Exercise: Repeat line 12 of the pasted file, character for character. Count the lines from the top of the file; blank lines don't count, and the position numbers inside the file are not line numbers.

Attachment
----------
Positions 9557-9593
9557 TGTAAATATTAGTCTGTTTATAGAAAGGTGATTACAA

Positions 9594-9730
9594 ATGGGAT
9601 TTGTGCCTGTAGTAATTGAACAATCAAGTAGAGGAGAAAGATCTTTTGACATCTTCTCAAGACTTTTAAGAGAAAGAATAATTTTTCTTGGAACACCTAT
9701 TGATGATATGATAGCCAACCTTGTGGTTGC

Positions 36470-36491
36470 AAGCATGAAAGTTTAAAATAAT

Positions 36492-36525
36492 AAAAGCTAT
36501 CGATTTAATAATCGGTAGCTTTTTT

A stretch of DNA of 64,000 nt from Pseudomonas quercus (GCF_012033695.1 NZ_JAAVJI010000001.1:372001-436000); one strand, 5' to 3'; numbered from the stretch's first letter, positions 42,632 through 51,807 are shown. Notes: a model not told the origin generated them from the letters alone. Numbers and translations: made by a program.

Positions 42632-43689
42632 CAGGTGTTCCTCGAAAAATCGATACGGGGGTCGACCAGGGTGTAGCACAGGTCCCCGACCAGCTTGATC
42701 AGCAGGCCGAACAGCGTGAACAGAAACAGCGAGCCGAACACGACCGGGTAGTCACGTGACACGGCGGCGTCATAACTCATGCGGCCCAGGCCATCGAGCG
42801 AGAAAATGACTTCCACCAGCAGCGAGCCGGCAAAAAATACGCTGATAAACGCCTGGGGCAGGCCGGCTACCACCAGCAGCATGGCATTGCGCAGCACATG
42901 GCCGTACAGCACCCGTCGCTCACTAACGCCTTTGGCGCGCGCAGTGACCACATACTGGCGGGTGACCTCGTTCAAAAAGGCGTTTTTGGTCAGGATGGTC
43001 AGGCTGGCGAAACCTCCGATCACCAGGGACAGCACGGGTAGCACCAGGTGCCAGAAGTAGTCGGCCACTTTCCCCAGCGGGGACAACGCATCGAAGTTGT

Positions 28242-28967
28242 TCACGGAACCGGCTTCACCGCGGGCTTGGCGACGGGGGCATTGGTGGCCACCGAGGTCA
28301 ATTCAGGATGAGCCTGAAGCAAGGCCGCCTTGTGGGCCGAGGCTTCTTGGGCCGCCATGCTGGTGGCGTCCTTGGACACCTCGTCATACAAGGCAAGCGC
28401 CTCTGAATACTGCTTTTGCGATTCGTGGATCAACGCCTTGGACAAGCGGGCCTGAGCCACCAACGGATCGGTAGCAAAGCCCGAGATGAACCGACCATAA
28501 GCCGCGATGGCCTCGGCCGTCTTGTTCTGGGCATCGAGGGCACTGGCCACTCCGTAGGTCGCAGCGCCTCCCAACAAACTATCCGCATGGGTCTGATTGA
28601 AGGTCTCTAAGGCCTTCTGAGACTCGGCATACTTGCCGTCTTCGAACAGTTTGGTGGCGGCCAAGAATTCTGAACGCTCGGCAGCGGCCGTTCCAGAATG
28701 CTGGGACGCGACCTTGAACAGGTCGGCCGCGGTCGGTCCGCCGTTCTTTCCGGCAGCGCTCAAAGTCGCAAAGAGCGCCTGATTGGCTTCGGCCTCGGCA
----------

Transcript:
A stretch of DNA of 64,000 nt from Pseudomonas quercus (GCF_012033695.1 NZ_JAAVJI010000001.1:372001-436000); one strand, 5' to 3'; numbered from the stretch's first letter, positions 42,632 through 51,807 are shown. Notes: a model not told the origin generated them from the letters alone. Numbers and translations: made by a program.